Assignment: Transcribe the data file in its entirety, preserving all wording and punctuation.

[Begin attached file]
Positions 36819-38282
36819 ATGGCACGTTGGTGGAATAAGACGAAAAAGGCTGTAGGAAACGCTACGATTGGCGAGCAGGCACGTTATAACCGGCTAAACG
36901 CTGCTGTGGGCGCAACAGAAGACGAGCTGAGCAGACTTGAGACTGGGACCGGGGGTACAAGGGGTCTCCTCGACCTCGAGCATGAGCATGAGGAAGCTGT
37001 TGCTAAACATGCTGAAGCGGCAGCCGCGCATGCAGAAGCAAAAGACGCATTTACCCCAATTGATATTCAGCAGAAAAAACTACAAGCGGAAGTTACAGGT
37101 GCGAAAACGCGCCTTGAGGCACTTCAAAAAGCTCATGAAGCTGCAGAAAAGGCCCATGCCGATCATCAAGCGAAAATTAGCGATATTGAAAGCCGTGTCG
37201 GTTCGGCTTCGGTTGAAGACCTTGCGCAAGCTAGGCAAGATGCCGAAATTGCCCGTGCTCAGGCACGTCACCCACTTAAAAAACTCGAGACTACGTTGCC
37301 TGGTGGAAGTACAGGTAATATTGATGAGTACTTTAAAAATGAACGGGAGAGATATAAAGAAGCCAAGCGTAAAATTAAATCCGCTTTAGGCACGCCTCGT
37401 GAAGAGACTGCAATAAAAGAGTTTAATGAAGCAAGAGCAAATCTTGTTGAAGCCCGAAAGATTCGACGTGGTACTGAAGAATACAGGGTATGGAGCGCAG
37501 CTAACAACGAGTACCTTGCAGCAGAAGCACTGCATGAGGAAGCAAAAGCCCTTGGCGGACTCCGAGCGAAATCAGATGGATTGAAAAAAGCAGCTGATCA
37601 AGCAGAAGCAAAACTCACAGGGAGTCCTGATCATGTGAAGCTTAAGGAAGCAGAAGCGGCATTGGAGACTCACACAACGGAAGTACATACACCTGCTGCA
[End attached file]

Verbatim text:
Positions 36819-38282
36819 ATGGCACGTTGGTGGAATAAGACGAAAAAGGCTGTAGGAAACGCTACGATTGGCGAGCAGGCACGTTATAACCGGCTAAACG
36901 CTGCTGTGGGCGCAACAGAAGACGAGCTGAGCAGACTTGAGACTGGGACCGGGGGTACAAGGGGTCTCCTCGACCTCGAGCATGAGCATGAGGAAGCTGT
37001 TGCTAAACATGCTGAAGCGGCAGCCGCGCATGCAGAAGCAAAAGACGCATTTACCCCAATTGATATTCAGCAGAAAAAACTACAAGCGGAAGTTACAGGT
37101 GCGAAAACGCGCCTTGAGGCACTTCAAAAAGCTCATGAAGCTGCAGAAAAGGCCCATGCCGATCATCAAGCGAAAATTAGCGATATTGAAAGCCGTGTCG
37201 GTTCGGCTTCGGTTGAAGACCTTGCGCAAGCTAGGCAAGATGCCGAAATTGCCCGTGCTCAGGCACGTCACCCACTTAAAAAACTCGAGACTACGTTGCC
37301 TGGTGGAAGTACAGGTAATATTGATGAGTACTTTAAAAATGAACGGGAGAGATATAAAGAAGCCAAGCGTAAAATTAAATCCGCTTTAGGCACGCCTCGT
37401 GAAGAGACTGCAATAAAAGAGTTTAATGAAGCAAGAGCAAATCTTGTTGAAGCCCGAAAGATTCGACGTGGTACTGAAGAATACAGGGTATGGAGCGCAG
37501 CTAACAACGAGTACCTTGCAGCAGAAGCACTGCATGAGGAAGCAAAAGCCCTTGGCGGACTCCGAGCGAAATCAGATGGATTGAAAAAAGCAGCTGATCA
37601 AGCAGAAGCAAAACTCACAGGGAGTCCTGATCATGTGAAGCTTAAGGAAGCAGAAGCGGCATTGGAGACTCACACAACGGAAGTACATACACCTGCTGCA